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New Mexico State University

New Mexico State University

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NMSU symposium teaches water-saving for urban landscapes

LAS CRUCES - Horticulturists and water specialists from throughout the Southwest will discuss the latest technologies and landscape designs for saving water in arid urban areas during a regional symposium in Las Cruces on Feb. 23-24.



Rolston St. Hilaire examines Indian Hawthorn grown at NMSU's Fabian Garcia Agricultural Science Center as part of a research project to measure irrigation requirements for low-water-use plants. (NMSU photo: J. Victor Espinoza)


The event, organized by New Mexico State University's College of Agriculture and Home Economics, aims to bring researchers, policy-makers and industry professionals together to share information about water-wise irrigation and landscaping in urban zones, said Rolston St. Hilaire, a plant physiologist and associate professor at NMSU.

"As urban populations grow, the demand for water to irrigate landscapes is increasing," St. Hilaire said. "Given the ongoing drought, it's urgent that we address this issue. This is an opportunity for scientists and professionals to compare research and experiences from different states and discuss the best ways to save water without sacrificing our lawns and gardens."

The symposium is sponsored by the Rio Grande Basin Initiative, a joint project with Texas A&M University to study and teach about water conservation and quality along the Rio Grande corridor.

The conference will focus on four broad issues: the latest technologies for landscape irrigation; low-water-use plants and turf; public perceptions that influence urban landscapes; and municipal and state policies that affect landscape irrigation.

David Zoldoske, who directs the Center for Irrigation Technology at California State University at Fresno, will kick off the conference on Feb. 24 with a keynote address on water-efficient irrigation systems and new technology.

Dennis Pittenger of the University of California at Riverside and Dale Devitt of the University of Nevada will talk about water-wise irrigation systems that they use in their respective states.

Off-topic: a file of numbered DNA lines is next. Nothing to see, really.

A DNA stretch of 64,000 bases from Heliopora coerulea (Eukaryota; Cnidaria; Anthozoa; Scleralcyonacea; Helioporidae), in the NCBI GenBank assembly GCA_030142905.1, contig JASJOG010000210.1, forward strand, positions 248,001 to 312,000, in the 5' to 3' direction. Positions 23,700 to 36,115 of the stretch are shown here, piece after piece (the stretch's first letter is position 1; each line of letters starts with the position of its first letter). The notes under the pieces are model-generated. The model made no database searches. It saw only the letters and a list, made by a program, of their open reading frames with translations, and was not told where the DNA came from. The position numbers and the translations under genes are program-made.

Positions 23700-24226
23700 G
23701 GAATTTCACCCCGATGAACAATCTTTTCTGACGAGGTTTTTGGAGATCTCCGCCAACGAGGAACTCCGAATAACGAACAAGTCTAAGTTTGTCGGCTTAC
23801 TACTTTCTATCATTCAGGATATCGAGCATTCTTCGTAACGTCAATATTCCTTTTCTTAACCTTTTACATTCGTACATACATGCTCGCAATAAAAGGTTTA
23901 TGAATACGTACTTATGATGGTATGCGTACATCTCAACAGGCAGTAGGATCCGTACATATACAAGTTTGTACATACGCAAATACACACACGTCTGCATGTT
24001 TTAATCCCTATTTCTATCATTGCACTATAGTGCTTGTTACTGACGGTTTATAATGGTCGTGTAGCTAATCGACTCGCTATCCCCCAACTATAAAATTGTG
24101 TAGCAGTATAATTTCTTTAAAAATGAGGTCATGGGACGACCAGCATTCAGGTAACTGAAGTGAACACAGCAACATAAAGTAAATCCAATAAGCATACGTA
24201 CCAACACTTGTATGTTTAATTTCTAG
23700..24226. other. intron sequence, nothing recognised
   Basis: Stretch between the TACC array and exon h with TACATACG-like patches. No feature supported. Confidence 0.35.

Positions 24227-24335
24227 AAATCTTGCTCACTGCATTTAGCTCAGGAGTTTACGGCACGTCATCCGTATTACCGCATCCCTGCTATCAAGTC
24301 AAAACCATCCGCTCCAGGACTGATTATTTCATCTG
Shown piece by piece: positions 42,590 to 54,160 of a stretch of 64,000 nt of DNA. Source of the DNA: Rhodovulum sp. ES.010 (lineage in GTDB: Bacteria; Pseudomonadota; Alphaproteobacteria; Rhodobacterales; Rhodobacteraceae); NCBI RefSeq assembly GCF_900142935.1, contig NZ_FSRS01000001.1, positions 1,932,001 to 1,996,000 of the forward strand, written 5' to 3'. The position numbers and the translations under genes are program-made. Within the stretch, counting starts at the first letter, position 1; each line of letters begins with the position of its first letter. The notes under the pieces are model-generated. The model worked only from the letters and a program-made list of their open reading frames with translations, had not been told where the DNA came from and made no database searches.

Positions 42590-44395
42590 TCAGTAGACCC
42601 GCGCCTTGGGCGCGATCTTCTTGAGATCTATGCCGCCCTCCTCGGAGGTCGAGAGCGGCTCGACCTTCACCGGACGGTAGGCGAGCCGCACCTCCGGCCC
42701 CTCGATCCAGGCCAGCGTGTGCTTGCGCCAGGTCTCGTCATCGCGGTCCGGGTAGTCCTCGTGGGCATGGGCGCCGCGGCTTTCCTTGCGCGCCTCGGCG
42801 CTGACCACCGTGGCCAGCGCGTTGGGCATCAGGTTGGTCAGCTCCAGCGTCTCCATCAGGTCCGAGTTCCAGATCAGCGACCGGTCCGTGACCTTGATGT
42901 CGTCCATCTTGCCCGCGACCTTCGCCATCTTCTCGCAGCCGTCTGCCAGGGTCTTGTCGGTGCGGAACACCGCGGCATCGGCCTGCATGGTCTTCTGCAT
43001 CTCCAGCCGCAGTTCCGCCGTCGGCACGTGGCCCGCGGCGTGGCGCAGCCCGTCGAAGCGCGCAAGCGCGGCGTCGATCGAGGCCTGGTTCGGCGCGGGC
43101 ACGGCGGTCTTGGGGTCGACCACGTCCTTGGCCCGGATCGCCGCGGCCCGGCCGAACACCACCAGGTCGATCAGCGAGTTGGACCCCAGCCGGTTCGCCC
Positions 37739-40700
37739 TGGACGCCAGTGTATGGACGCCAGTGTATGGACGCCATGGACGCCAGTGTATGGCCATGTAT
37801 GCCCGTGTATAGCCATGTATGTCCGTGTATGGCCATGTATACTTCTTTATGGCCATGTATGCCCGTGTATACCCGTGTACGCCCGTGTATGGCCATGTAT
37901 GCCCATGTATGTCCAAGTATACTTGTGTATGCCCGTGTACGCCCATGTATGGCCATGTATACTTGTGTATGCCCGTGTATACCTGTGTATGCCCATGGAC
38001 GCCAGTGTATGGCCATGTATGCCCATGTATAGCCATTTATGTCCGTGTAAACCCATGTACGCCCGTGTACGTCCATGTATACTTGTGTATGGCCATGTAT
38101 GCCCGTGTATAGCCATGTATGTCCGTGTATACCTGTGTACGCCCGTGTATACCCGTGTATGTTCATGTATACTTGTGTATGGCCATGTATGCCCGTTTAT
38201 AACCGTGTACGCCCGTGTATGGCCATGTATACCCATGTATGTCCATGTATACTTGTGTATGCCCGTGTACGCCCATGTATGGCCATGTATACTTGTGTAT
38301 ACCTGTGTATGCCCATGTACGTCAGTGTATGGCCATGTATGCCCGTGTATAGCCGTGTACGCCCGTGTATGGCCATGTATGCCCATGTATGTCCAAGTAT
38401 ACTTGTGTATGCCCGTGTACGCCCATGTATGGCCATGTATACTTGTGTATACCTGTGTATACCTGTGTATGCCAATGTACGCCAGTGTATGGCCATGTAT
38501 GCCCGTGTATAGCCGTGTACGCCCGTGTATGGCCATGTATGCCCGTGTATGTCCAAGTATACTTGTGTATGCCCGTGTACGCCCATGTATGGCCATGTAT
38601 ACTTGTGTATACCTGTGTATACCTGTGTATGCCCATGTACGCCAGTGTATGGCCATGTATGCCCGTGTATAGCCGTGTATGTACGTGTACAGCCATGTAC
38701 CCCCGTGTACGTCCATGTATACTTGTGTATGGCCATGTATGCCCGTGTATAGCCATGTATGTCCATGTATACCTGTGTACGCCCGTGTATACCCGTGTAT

NMSU engineer J. Phillip King will discuss agriculture's effect on water availability in cities and how transferring water rights from rural to urban areas might impact landscapes. Ursula Schuch of the University of Arizona will present irrigation requirements she compiled for low-water-use ornamentals grown in Tucson and the potential for planting those varieties in other southwestern cities. Mike Arnold of Texas A&M at College Station will present research on irrigating with waste water, and Raul Cabrera of Texas A&M at Dallas will examine how differences in water quality can affect plant production.

Virginia Lohr of Washington State University, Chris Martin of Arizona State University and NMSU agricultural economist Brian Hurd will talk about public attitudes that affect urban landscapes, such as preference for colorful gardens or misconceptions that only rock gardens constitute low-water-use landscapes.

John Longworth of the New Mexico State Engineer's office will review laws and ordinances that restrict water use in urban areas. Kelly Cook, a landscape architect from Midland, Texas, will suggest ways to maintain colorful landscapes despite municipal water restrictions.

The conference runs from 7:30 a.m. to 4:30 p.m. on Feb. 24 at NMSU's Corbett Center. A welcome reception and educational exhibit will take place at NMSU's Golf Course Club House on Feb. 23 from 5:30 p.m. to 8 p.m.

Registration is $100. Students can purchase a $65 group rate for up to five people. To register, visit the conference Website at http://spectre.nmsu.edu/water.

For more information, or if you are an individual with a disability who is in need of an auxiliary aid or service to participate, call conference coordinator Jeanine Castillo at (505) 649-0501, or e-mail her at rjeanine@nmsu.edu.